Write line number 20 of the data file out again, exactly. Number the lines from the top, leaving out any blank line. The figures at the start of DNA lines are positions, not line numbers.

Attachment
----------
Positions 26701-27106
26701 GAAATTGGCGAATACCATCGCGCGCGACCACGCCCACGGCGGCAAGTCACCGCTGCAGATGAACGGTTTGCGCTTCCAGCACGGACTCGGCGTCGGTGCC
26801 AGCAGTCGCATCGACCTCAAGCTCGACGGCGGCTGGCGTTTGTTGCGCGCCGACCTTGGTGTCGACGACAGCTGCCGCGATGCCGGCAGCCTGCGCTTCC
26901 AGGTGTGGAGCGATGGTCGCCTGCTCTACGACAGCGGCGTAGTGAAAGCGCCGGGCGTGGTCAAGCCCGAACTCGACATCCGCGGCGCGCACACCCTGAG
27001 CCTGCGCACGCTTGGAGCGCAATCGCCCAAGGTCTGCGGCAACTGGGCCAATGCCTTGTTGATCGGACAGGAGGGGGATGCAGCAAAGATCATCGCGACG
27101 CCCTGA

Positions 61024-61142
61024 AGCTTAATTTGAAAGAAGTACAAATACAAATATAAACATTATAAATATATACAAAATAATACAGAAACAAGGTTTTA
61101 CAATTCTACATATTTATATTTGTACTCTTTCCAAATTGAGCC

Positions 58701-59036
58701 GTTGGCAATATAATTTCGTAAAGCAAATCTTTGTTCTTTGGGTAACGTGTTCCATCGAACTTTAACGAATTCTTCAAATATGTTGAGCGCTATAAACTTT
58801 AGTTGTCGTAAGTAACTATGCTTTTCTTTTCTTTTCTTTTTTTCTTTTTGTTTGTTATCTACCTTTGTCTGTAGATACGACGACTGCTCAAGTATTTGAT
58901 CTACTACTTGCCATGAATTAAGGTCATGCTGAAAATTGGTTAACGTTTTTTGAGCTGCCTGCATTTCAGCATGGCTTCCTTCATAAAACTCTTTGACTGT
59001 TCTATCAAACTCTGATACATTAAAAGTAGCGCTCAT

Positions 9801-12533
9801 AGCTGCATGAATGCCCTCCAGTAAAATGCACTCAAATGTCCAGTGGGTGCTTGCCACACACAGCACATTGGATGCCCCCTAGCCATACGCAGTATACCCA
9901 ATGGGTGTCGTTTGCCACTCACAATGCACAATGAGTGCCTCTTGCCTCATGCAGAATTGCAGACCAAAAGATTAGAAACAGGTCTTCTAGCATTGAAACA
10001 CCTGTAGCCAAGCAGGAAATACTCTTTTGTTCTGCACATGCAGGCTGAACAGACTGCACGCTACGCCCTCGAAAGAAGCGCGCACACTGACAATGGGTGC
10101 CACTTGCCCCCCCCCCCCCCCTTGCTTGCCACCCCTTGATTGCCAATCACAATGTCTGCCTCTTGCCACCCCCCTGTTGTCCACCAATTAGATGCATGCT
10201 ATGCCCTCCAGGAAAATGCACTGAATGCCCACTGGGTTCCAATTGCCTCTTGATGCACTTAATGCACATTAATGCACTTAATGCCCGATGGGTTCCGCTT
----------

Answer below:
10201 ATGCCCTCCAGGAAAATGCACTGAATGCCCACTGGGTTCCAATTGCCTCTTGATGCACTTAATGCACATTAATGCACTTAATGCCCGATGGGTTCCGCTT